Theater Students to Premiere ‘Existential Slasher Comedy’
Photo by Jordan Resnick
What could be worse than mourning the loss of your best friend while navigating the awkward early weeks of college? How about the looming presence of a hook-handed serial killer?
Tomorrow, UMD’s School of Theatre, Dance, and Performance Studies will bring to life “Hookman,” an ode to the now-vintage campy teen horror movies of the 1990s, like “Scream” and “I Know What You Did Last Summer.” The show, part of the university's Arts for All initiative highlighting intersections across the arts, science and technology, uses the latest equipment and design thanks to the Maya Brin Institute for New Performance.
Popular contemporary playwright Lauren Yee, who has called her work an “existential slasher comedy,” “deals with pretty weighty issues” like sexual assault on campus, grief and late-adolescent insecurities by “using the horror genre to turn all these issues on their head,” said Nathaniel Claridad ’04, director of “Hookman.”
It’s part of a long tradition of using horror as a manifestation of characters’ existing trauma—from the first wave of slasher films like “Halloween” up to the recent resurgence of horror with movies like “Midsommar” and “Get Out.”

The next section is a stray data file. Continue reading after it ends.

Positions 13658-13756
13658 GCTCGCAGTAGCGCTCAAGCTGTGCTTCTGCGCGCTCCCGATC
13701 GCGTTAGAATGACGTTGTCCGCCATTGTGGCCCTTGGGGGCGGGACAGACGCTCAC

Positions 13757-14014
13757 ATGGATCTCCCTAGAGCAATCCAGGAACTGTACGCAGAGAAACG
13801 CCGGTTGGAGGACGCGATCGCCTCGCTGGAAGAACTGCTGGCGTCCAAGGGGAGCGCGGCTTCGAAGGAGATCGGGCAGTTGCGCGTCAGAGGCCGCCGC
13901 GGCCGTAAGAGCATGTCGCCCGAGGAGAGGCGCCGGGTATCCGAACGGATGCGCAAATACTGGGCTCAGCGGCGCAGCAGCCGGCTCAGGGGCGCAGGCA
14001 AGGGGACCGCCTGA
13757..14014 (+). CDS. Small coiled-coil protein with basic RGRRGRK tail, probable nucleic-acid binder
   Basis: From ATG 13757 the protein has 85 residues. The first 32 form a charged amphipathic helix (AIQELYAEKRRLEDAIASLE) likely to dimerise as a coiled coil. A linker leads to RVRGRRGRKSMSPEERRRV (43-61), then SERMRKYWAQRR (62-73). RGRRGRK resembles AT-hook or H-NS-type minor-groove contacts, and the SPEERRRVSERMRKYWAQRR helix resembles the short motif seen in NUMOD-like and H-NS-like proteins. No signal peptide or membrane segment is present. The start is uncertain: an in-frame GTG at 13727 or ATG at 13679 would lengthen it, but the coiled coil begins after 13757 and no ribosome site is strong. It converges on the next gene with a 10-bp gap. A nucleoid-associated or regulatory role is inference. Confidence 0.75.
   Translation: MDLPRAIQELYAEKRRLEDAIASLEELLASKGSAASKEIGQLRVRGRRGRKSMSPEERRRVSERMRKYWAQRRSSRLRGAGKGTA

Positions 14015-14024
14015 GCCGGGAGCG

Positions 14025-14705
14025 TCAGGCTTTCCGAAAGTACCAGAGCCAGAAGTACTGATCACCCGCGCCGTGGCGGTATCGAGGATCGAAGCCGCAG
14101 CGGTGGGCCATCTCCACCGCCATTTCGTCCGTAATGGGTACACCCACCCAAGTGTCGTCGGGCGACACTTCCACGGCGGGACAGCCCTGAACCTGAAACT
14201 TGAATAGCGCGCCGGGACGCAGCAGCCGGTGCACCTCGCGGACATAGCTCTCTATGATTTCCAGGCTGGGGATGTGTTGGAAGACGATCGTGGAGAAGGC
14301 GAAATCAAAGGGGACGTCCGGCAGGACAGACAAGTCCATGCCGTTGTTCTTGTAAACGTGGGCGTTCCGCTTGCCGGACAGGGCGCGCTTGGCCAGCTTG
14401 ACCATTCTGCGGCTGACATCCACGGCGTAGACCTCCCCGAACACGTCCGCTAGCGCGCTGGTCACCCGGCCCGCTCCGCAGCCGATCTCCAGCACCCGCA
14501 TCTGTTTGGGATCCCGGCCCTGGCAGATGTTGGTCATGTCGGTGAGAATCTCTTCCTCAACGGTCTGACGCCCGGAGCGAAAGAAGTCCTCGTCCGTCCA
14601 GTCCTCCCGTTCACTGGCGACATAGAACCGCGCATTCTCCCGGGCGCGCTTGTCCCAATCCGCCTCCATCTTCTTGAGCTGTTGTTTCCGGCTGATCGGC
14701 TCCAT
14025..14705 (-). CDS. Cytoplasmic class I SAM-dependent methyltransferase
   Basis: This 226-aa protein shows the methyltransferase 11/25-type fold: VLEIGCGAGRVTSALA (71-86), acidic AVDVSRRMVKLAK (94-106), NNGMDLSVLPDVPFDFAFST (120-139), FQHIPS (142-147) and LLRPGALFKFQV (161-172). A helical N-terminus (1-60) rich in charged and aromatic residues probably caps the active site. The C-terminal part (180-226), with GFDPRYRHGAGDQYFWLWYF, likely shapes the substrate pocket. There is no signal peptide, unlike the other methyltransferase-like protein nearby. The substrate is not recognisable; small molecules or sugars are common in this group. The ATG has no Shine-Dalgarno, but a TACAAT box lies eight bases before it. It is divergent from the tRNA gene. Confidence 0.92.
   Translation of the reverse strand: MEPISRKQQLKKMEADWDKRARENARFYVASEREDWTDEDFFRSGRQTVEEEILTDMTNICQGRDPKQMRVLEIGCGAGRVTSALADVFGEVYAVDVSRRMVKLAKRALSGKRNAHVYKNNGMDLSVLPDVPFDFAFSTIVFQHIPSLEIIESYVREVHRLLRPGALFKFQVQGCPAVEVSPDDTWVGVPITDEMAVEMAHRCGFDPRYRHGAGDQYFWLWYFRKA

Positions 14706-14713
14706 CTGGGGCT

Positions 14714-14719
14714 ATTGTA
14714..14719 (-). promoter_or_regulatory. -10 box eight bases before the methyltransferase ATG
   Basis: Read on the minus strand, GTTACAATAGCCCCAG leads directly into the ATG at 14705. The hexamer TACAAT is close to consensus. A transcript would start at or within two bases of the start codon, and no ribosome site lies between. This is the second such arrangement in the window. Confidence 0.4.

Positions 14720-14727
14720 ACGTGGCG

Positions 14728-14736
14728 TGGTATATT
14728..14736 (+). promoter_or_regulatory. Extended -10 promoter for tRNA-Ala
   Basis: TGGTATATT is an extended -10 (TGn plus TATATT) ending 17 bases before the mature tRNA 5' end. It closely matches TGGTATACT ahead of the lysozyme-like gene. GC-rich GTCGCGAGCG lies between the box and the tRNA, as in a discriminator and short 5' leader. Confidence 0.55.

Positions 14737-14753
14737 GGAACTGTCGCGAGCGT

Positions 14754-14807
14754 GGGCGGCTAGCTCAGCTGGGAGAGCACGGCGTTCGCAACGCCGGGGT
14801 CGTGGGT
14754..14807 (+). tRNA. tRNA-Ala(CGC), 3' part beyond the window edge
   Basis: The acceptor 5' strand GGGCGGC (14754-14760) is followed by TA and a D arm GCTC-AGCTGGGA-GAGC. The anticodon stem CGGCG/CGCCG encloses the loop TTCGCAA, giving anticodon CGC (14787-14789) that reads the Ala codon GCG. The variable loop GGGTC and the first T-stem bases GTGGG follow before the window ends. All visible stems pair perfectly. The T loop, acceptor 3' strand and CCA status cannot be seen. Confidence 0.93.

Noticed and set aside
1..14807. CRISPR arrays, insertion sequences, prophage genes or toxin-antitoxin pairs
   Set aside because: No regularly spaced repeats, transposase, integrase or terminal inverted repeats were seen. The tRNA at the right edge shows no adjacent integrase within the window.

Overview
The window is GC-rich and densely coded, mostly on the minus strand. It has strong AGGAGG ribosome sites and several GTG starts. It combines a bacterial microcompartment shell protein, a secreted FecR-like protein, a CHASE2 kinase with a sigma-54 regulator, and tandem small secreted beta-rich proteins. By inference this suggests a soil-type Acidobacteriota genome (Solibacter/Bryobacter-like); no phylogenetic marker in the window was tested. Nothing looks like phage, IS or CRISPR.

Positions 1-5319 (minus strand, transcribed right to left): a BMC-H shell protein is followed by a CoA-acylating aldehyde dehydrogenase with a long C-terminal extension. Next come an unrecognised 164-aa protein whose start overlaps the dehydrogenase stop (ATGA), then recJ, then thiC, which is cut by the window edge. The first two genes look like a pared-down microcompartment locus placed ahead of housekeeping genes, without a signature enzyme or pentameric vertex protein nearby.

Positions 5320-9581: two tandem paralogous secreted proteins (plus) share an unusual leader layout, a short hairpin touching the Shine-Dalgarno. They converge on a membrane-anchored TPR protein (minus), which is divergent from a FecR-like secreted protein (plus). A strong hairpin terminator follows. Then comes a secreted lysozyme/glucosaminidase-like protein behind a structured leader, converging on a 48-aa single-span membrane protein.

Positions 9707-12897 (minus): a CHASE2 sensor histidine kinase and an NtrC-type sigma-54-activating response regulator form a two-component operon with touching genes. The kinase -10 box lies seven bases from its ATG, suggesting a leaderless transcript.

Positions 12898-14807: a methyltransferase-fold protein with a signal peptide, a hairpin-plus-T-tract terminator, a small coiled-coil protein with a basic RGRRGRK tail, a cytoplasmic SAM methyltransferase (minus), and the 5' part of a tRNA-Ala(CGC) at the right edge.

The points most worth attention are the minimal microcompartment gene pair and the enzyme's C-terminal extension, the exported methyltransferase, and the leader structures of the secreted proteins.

“You can’t fully tell if this is actually happening to Lexi or if it’s in her head,” said Isabella Benning ’22, who plays the troubled main character. “She’s in denial, she’s trying to swallow it all and push it all down, and it’s bubbling up in a false reality, which then creates the horror of the show.”
To get into character, Benning created a playlist full of spooky music from the 1970s and 80s—like the acoustic version of the Talking Heads’ “Psycho Killer”—and contemporary teenage bops like Olivia Rodrigo’s “good 4 u.”
The cast also had a group movie night to watch “Scream,” Wes Craven’s 1996 movie about high school students terrorized by a killer on the loose. “We’re scared, but we kind of enjoy it,” Claridad said. “It’s not so off-putting like ‘The Exorcist’ can be.”
The play’s comedic elements helped Benning relate to her character. “She’s so awkward, I love her,” Benning said of Lexi. “She doesn’t really feel like she belongs there, but she really wants to feel like she belongs there.”
Claridad hopes the thrills and jokes will help audiences engage with more difficult issues. “I do hope, after having a good laugh and a good scare, they walk away and think about how to change campus life" across the country to improve women's safety.
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